Thousands of websites went offline for almost an hour on Tuesday morning, including several of the world’s largest news sites, streaming services, online retailers and even the UK government, disrupting millions of internet users.
Connectivity problems lasting almost an hour appeared to affect news sites including the BBC, New York Times and FT.com, streaming services Spotify, Twitch, Hulu and HBO Max, payments service Stripe and message board Reddit. Together the online services reach hundreds of millions of people every day.
Disruption to the UK’s network of websites, gov.uk, may have caused problems for people booking Covid-19 vaccinations or reporting test results.
A Silicon Valley-based internet infrastructure provider called Fastly is believed to be behind the outage. Fastly did not immediately respond to a request for comment.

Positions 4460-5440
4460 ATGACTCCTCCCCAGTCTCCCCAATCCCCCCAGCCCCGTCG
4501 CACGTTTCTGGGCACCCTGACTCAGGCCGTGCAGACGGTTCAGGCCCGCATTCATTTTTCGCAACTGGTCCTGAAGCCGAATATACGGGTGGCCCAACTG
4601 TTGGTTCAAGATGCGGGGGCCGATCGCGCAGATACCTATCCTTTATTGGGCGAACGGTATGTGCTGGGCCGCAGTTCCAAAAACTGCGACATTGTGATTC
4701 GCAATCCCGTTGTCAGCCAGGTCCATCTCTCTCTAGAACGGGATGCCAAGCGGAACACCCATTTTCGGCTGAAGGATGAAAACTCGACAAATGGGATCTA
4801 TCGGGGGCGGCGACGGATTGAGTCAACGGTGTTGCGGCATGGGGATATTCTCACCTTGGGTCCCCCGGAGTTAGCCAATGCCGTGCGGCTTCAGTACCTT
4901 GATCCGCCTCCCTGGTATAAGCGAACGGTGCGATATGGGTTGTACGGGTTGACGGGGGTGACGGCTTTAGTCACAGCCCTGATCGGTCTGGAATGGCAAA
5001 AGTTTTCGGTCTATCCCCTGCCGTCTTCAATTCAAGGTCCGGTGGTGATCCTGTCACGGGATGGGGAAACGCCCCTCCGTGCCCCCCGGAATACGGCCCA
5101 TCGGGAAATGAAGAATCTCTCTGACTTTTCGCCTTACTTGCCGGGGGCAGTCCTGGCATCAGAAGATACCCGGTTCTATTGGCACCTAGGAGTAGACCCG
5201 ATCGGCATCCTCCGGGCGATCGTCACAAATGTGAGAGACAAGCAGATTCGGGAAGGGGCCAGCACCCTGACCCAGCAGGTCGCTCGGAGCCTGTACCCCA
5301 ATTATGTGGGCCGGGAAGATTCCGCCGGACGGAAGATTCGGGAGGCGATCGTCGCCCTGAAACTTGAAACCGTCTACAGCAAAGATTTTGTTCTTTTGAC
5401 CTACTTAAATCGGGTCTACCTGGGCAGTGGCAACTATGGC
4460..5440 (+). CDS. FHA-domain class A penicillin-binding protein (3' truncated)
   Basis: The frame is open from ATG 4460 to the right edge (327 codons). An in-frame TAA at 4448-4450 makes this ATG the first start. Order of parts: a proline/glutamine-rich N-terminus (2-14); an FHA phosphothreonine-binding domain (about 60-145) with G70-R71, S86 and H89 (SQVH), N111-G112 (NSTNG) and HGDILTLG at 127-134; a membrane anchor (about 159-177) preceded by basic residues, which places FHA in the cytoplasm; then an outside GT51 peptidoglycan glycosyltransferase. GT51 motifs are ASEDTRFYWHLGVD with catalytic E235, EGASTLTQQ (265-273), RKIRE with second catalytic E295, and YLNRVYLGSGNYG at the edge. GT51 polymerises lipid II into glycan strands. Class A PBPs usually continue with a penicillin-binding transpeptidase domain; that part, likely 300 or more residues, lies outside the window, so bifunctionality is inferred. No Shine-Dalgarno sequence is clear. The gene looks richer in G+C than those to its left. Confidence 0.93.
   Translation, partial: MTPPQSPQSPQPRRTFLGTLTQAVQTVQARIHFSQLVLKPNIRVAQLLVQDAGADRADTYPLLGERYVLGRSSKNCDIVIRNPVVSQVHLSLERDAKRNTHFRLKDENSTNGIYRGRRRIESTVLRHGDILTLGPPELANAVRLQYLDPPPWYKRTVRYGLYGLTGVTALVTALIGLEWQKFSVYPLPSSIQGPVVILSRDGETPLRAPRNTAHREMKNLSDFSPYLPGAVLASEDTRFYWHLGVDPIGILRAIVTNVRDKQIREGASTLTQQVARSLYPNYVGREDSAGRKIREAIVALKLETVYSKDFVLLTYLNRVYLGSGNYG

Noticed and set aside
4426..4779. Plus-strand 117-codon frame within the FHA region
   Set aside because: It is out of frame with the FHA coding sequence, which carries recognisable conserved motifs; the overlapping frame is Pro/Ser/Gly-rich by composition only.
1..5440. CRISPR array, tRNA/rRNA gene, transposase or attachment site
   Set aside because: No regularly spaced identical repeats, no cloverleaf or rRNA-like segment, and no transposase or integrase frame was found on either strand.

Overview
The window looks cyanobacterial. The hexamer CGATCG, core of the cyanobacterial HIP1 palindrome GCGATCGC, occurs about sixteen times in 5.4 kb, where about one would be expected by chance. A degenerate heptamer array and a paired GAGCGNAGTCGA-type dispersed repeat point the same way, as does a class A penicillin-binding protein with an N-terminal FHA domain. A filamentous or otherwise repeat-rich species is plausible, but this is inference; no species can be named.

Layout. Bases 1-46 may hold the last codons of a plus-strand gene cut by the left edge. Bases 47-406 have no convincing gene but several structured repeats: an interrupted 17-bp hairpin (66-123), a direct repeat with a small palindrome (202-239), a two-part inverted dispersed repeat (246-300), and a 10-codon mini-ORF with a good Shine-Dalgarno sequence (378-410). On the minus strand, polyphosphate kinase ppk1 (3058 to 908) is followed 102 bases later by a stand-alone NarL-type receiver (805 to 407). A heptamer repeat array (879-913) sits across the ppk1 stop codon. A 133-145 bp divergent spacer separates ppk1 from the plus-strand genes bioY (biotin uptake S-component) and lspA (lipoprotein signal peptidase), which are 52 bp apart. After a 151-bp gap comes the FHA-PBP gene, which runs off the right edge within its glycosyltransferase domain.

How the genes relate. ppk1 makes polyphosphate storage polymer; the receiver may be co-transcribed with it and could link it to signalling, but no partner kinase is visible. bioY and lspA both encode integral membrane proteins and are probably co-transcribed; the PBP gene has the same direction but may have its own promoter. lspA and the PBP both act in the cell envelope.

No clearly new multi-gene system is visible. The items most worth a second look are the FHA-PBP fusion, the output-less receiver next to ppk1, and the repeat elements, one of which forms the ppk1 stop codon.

Fastly operates a content delivery network, which is designed to facilitate faster loading times for web pages and larger files such as music and video. Other large CDN providers include Cloudflare, Akamai and Limelight.
CDNs store their corporate customers’ data on servers all over the world, easing the burden on the “backbones” of the internet by bringing content closer to consumers’ smartphones and PCs.
Fastly’s online status page started reporting problems with its CDN services at 09.58 UTC.
Around 45 minutes later it said: “The issue has been identified and a fix is being implemented.”
As well as several prominent media groups, Fastly’s website lists ecommerce platforms Shopify and Stripe, and retailers including Wayfair, Boots, Dunelm, Ticketmaster and Deliveroo among its customers.
Stripe said in a tweet from its status page: “We’re currently investigating an issue with the Dashboard and the Support Site failing to load. We’ll post an update soon.”
Shares in Fastly, which is listed on the New York stock exchange with a market capitalisation of just under $6bn, were about 2 per cent lower in pre-market trading on Tuesday. The ten-year-old company is headquartered in San Francisco.